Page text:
UW-River Falls eyes STEM growth
Aging facilities and a growing demand for science-related studies are among factors UW-River Falls officials say warrant a new building on campus.
University officials on Monday unveiled a $111 million proposal for a Science and Technology Innovation Center, slated to be built on the footprint of Hagestad Hall on East Cascade Avenue.
The proposal will be presented to lawmakers along with a similar science building project at UW-Eau Claire. Officials from both campuses said the requests, approved last week by the UW-System Board of Regents, would replace outdated facilities in the face of more students entering the science, technology, engineering and mathematics (STEM) disciplines that have become a pipeline to regional businesses.
"(It) will provide transformational experiences for our students," UWRF Chancellor Dean Van Galen said at the Oct. 8 event.
The River Falls project calls for a new 131,000 square-foot building with 12 laboratories, research spaces and a collaborative space for a university-business innovation partnership program.
Van Galen said the new spaces would be "a hub for internships" and more, such as business incubator facilities, where students can connect with startup businesses.
Biology, chemistry, physics, psychology and neuroscience departments will move from what university officials say are obsolete resources elsewhere on campus. Facilities in the 52-year-old Agricultural Science building and the 41-year-old Centennial Science Hall are outdated and, in some cases, present safety hazards, according to university officials.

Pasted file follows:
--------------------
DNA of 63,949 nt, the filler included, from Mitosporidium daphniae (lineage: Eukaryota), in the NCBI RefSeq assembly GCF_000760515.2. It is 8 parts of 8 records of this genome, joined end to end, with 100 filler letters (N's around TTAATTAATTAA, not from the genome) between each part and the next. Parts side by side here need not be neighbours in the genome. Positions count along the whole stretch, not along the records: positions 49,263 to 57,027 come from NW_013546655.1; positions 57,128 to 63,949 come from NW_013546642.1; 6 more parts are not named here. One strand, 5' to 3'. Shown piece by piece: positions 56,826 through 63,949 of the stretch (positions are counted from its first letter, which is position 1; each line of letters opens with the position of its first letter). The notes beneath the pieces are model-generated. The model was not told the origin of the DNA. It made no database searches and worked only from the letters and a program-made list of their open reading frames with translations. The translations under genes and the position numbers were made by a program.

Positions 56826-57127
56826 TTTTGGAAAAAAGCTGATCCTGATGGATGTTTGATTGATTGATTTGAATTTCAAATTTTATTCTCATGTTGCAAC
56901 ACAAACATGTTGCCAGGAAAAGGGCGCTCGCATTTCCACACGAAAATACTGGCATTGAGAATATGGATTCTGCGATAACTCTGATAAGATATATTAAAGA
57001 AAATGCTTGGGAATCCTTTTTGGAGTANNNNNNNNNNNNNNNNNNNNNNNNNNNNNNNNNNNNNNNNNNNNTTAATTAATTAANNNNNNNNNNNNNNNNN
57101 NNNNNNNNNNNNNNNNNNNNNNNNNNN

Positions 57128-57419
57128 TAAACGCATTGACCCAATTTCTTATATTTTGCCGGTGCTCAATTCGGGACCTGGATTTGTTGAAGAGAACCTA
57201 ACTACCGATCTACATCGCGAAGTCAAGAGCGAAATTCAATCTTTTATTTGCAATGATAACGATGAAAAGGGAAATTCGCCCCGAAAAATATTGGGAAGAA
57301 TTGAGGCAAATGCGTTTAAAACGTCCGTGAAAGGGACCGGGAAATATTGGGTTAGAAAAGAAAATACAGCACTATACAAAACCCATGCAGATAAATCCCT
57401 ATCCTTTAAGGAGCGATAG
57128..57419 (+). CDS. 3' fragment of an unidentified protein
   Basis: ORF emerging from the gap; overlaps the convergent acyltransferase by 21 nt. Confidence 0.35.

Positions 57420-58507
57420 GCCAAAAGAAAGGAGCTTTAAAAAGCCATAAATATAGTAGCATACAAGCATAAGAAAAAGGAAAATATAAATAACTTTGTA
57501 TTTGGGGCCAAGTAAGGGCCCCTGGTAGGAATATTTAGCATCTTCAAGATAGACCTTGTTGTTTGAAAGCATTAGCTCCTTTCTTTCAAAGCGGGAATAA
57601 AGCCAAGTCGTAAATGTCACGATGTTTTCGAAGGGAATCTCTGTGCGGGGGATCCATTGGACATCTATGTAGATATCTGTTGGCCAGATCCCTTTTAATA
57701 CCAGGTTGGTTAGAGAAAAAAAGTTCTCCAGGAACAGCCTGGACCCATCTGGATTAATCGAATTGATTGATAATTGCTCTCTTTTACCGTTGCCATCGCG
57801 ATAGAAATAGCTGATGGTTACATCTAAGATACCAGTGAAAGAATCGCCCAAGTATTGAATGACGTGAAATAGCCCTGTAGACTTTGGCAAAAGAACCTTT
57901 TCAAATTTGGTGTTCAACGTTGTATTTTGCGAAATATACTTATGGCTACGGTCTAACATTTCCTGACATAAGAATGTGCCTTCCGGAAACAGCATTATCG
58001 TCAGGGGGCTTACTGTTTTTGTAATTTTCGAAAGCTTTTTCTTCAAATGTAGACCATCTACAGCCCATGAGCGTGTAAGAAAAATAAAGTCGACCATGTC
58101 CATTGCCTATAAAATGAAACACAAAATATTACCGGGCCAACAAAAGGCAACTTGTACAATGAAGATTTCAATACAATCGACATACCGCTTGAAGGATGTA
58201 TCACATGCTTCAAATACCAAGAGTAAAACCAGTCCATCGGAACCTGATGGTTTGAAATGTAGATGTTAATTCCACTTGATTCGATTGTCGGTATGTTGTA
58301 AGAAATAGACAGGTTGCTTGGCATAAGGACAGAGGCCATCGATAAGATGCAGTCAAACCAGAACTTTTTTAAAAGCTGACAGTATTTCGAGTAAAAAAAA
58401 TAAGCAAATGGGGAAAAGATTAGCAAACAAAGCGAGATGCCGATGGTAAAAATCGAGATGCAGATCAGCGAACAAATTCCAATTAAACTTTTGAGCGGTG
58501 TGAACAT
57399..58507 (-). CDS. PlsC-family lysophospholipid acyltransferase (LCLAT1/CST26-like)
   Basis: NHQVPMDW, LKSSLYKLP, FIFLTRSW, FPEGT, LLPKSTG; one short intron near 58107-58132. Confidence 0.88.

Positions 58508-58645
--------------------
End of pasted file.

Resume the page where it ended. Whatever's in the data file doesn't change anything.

Hagestad Hall, built in 1959, would be demolished to make way for the project.
UWRF student Sophie Ackerman, a sophomore studying neuroscience and biology, said subpar equipment on campus includes a shared microscope that requires students to use lights from their cellphones to illuminate objects.
She said modern equipment and more research space would be a boon to undergraduate research students like her.
"It ignites your passion," Ackerman said.
The Eau Claire project seeks a total of $256 million to replace the Phillips Hall science building there in a two-phased funding request that spans two state budget periods.
Leaders from both campuses — along with UW-Stout, located between them in Menomonie — said there's strength in numbers that they hope to leverage by way of regional assets.
"We've helped northwest Wisconsin thrive," UWEC Chancellor Jim Schmidt said.
The university leaders said there's sense to be made in investing in STEM-based infrastructure. St. Croix County has a projected 41 percent population growth between 2010-2040, while the state is poised for 13,000 new STEM-related jobs by 2020, according to UWRF.
More than 30 percent of undergraduate degrees awarded in 2017 at UWRF were in STEM fields, Van Galen said.
The funding request now goes before the Legislature, its first step in the process that would require the governor's signature.
Rep. Shannon Zimmerman, R-River Falls, was on hand for the event. He said the UWRF project holds opportunity since it's strategically positioned near the Twin Cities.
"I'm hopeful that leadership sees it the same," Zimmerman said, referring to top lawmakers in Madison.
If approved, the UWRF project would begin construction in 2021.